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Posted Sunday, November 16, 2008
First off, we had a floor spot from Margaret Walters who performed a traditional English song about a maid who is duped by a lover. Then Margaret was joined by some of the Roaring Forties to perform one of the songs from their new CD "Life of Brine". They then performed "The Marco Polo" which was written by a Welshman who was originally a member of the Spinners.
Then there was a floor spot from the Selkie Band, a duo who started their performance by singing "Five Hundred Miles", a song from way back when. Then they sang a Peter Griffin song "Mary". It was a very melodious interpretation and Sarajane sang very sweetly.
The Lurkers then began their performance. They have a great country and bluegrass style, using banjo, guitar and bass. They began with a traditional-type American folk song "Cindy Cindy", which they followed up with an original, fast-moving tune. They performed a song called "Lay me Down" written about their grandmother, which was a nice tuneful song. They finished their set with a song about climate change.
The Shiny Bum Singers are a hilarious bunch of public servants who sing political parodies, play all sorts of weird instruments, and generally have a good time. Some of their funniest performances were "The Bank and the GIO", sung to the tune of "The Banks of the Ohio" about the relationship between bosses and workers. The Maori Haka was a great use of a setting for some vitriol against the Senate Committees. "Phones out of Range" was a hilarious but true lament about mobile phone reception, or lack thereof.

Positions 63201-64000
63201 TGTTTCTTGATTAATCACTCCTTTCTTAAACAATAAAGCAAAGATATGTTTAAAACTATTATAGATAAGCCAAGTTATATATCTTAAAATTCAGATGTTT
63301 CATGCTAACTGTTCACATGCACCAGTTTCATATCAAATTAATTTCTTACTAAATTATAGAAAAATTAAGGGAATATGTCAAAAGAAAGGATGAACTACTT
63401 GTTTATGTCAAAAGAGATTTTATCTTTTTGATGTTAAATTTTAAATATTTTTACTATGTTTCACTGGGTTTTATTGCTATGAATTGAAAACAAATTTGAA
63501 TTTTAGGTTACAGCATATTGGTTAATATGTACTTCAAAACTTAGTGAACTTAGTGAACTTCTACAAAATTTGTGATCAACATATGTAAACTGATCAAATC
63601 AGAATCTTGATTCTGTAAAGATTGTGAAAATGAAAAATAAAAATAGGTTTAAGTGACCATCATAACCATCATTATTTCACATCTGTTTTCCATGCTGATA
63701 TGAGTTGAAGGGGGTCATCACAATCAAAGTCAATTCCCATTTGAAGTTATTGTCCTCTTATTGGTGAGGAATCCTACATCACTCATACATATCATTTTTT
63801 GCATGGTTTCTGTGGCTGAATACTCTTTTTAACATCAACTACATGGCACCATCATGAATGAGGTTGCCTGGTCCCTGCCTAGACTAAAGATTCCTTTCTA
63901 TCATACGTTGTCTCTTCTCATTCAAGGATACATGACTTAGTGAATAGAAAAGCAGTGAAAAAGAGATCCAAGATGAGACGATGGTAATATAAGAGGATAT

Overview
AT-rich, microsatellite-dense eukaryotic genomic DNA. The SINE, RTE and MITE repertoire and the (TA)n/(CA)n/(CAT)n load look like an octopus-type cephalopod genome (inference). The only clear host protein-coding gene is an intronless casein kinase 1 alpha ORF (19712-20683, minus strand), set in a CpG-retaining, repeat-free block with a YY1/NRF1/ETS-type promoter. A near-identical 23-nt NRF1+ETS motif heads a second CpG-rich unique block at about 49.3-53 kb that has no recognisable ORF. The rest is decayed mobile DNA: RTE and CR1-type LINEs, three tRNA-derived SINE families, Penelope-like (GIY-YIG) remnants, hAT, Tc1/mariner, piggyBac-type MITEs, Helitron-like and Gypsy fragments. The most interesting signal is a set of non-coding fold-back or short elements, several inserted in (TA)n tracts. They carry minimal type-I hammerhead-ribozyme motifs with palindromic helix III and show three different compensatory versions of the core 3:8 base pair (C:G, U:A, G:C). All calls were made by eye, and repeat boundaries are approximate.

Everyone knows of the frustration of the office fire drill. "Evacuation Serenade", sung to the old tune "Elizabethan Serenade" , contained the whole gamut of uncertainty of the reality of the drill, the general feeling of monotony, and finally the boredom of standing around waiting to be told "you can come in now!" Everyone can appreciate the frustration of a typical office computer malfunction & the Shiny Bums' special Morris dancing take on the situation is wonderfully whacky. The general frustration of the workers is taken out by using computer keyboards as Morris dancing sticks. "The Control-Freak Boss" can never completely forget his job. We all know one of those.
The Lurkers came back for another short set, and their first song was a very hearty, funny pirate song. They performed a few bluesy numbers with great banjo and that good, quick, bluegrass style. They finished off with a very unusual, funny song that gave us all a good laugh about death.
All in all, we had a night of laughs, stirring sea shanties and great tunes. I thought all the performers excelled themselves.
Photos - Bob Bolton
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